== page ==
Men’s Health Campaign
The Nutrition Guy believes that it’s time for men to take charge of their health. It’s time to eat better, drink less and move more. That’s why he is embarking on a campaign called ‘Get Your Man in the Kitchen’.
Men are under-represented in the field of nutrition and dietetics, with less than 5% of dietitians in Australia being male. As one of these dietitians, Joel believes it is essential to equip men with the tools and strategies to help them improve their physical and mental health.
Men have a lower life expectancy and are over-represented in just about every serious health issue.
It’s well known that our brethren need to take better care of their health and wellbeing. And that’s a massive understatement! Many of us suffer from poor diet, lack of participation in sport and exercise, (No, watching the footy doesn’t count!) high alcohol consumption and smoking, all major risk factors for developing certain types of cancer as well as diabetes and heart disease. Many blokes are guilty of consuming too many fatty meals and too many ‘beverages’ in addition to being too inactive.
The evidence shows that males are more at risk than ever of developing heart disease. According to the National Heart Foundation, 153 Australian men suffer a heart attack every single day. That’s a staggering statistic! Not to mention the high rates of developing other nasties like cancer, diabetes, liver disease, kidney disease and mental health problems.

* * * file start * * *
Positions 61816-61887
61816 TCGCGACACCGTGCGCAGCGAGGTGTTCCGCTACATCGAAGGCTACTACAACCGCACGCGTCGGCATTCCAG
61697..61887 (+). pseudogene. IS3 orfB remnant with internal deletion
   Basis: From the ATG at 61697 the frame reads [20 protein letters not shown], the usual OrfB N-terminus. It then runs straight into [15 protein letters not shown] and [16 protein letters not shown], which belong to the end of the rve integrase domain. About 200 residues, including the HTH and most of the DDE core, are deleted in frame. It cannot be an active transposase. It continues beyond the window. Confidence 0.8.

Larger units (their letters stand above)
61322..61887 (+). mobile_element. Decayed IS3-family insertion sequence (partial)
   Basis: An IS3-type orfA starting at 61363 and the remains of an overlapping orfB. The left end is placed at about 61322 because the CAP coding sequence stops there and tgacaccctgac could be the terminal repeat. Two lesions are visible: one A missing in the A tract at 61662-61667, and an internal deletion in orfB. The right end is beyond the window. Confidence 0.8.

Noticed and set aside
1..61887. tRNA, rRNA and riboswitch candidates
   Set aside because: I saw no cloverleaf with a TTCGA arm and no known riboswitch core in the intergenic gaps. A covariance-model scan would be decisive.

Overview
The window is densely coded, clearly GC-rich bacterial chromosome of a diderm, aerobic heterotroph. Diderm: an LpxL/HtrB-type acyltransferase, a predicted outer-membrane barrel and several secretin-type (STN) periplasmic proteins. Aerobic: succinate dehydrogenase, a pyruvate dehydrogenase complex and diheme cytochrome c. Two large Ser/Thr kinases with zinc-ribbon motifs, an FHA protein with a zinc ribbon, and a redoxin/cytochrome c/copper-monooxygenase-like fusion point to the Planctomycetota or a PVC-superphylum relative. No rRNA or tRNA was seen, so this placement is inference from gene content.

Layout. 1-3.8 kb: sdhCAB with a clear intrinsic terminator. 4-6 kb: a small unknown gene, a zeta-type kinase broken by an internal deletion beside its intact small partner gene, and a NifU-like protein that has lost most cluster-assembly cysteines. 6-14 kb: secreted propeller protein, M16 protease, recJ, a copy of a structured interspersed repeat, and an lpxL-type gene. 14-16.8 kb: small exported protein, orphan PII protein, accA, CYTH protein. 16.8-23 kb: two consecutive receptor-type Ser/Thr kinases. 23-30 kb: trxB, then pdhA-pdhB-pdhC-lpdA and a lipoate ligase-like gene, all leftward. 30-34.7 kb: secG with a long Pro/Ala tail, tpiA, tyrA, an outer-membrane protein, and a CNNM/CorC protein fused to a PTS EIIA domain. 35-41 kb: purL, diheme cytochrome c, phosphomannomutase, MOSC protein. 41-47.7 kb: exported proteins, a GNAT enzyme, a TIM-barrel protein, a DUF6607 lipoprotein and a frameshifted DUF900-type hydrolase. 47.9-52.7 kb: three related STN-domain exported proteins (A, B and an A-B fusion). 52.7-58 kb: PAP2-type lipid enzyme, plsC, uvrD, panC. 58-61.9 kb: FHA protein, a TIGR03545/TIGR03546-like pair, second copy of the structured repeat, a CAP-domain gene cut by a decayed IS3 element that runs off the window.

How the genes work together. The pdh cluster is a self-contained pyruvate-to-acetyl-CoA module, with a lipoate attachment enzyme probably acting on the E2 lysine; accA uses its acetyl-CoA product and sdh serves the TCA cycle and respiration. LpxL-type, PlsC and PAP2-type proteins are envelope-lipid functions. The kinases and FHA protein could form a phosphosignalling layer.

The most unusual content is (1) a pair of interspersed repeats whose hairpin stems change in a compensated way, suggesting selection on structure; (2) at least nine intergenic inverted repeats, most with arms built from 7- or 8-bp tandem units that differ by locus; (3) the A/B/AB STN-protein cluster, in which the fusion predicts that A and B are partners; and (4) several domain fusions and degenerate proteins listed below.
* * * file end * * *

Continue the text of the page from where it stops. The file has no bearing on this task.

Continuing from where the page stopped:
The initiative is intended to encourage and inspire men to get into the kitchen and prepare healthy meals. They do not need to be experienced chefs, but just be willing to have a go at giving their meals a healthier spin. Manly meals such as baked potatoes, spaghetti bolognaise, steak as well as chicken parmigiana can still be on the menu. The key is to tweak them so they are healthier than the original version.
Cooking meals at home, rather than eating out or ordering take-away, allows the cook to dictate the nutritional value of a meal. Adding more vegetables or salad to a meal, at the expense of higher energy-containing foods, will reduce the overall kilojoule content of a meal. Studies show that we consume fewer calories when eating at home compared to when dining out. This is most likely due to consuming smaller portions, using lower-calorie ingredients and cooking methods, and not always including an entrée or dessert.
The campaign is centred on empowering men to cook more of the foods they enjoy. Studies show that those who prepare their own food typically consume fewer calories than they do when eating at a restaurant or when ordering in take away.
To get involved in the ‘Get your man in the kitchen’ campaign, you can encourage the men in your life (or get involved yourself) to showcase their culinary skills on social media. Wearing a quirky apron is optional. Just be sure to use the hashtag #getyourmaninthekitchen when posting.
Happy cooking, gentlemen. See you in the kitchen.